Ah yes, occult horror anime from the 1980s. Typically I'm pretty open-minded when it comes to old anime, but how good is the story to Hengentai Mayakou Karura Mau! Nara Onryou Emaki? (Or by its literal name, Transformation Repel Evil Night Travel Karura Dances!) If I'm being honest, I don't think I enjoyed it very much, mainly for two major reasons:
The director for the movie, Takaaki Ishiyama, hasn't really directed any memorable anime. Other than video game adaptions, some not so great Madhouse originals, and those Happy Science anime that help promote a religious cult. Needless to say, this director has an odd history.
There's also the fact that the movie partially adapts a manga that is 18 volumes long. https://www.mangaupdates.com/series.html?id=158307 So unless you're planning on seeing a complete adaption, you in for some disappointment. There's also a six ova series, but who knows when they'll see the light of day.
Story- The story is about two sisters, Shoko and Maiko Oghi, two teenagers who are also exorcists, who are transfered to a high school in Nara to investigate the situation, in what happens to be their first real job. The Ikeda family is victim of a terrible curse. The patriarch of the Ikeda, a renowned and respected assemblyman, died in a horrible (and very graphic) way, at the hands of evil spirits. Now, the rest of the family is in danger...
The story of Karura Mau is about the characters stopping an occult group that are using ghosts to commit murder for political and economical gain.
Animation- The animation has actually aged pretty well. The characters, while pretty common, are quite detailed and well made (at least, most of the time: there are some close-ups that look terrible... Shoko is a special victim of this). Even the minor characters are well crafted. Not to mention the spirits, they're really diverse, ranging from grotesque, frightening, imponent and sometime majestic, and all of them following a traditional Japanese theme (specifically, from the Nara period). The action take place in various places such as schools, old houses, businesses or temples, and all are well worked. The fights are dynamic and fast, and deaths, which are many (though not as many as one would hope) and full of blood and several limbs.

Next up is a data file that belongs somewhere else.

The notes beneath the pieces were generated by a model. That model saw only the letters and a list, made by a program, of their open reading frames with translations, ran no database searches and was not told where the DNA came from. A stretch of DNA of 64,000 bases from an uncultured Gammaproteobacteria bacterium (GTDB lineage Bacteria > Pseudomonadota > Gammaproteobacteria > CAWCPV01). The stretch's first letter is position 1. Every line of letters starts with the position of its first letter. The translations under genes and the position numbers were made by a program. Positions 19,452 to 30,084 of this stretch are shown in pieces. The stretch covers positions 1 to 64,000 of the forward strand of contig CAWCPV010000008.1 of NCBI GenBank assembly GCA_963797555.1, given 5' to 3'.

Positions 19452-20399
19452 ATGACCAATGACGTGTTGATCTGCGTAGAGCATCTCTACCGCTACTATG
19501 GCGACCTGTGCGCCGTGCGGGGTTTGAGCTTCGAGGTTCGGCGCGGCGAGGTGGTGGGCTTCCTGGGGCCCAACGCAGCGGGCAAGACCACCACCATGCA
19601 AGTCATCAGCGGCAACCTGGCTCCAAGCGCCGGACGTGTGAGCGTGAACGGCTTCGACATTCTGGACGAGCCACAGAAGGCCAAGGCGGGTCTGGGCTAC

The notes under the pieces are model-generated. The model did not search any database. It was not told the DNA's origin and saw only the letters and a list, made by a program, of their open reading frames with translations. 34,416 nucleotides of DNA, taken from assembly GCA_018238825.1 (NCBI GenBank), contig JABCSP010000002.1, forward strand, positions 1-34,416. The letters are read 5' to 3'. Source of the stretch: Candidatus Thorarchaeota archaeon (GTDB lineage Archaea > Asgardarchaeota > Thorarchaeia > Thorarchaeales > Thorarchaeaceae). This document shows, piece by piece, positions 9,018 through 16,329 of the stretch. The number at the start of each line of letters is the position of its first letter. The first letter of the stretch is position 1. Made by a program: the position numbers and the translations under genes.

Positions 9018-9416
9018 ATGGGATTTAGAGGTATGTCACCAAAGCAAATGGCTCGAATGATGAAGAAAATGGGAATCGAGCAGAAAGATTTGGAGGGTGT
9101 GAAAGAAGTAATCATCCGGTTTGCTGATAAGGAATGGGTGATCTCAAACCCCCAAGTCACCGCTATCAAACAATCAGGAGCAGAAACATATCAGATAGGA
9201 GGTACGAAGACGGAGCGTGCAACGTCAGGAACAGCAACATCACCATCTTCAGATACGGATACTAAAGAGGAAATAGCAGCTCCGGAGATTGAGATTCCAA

Sound- The sound is as correct as the animation (if not better). All the seiyus do a good job, especially Maiko's actor, who gives her a light-hearted and carefree voice. Music is varied, and accompanies the various situations (ranging from studying at a classroom to battle shinto monks) properly.
Characters- The characters start off the same and they stay the same, for the most part throughout the movie. Mai, the younger sister, is joyful and carefree. While Shoko, the older one, is more reserved and serious. And that is pretty much their character throughout the movie, so don't expect any character growth with those two. The side characters are not much different, including Nishikiori, and also Ohmi Ikeda.
Overall- If you're watching it solely for the fights, then there's a possibility you can get enjoyment from the movie if your expectations aren't too high. The clashes are frontal and dynamic, and since various characters have different skills (that varies from sealing, vanishing, gunfight or even ninjitsu), the fights tend to be diverse and very attractive. It relies on traditional Japanese occult themes to stand out, but I don't think its the first to attempt it.
Can't really say I'm a fan of the movie, if I don't like the characters then what's the point. The credits song by Linda Hennrick does sound nice though.
If you must have a taste of an anime that has supernatural horror elements, then series I would recommend would be Yu Yu Hakusho and Devilman Crybaby.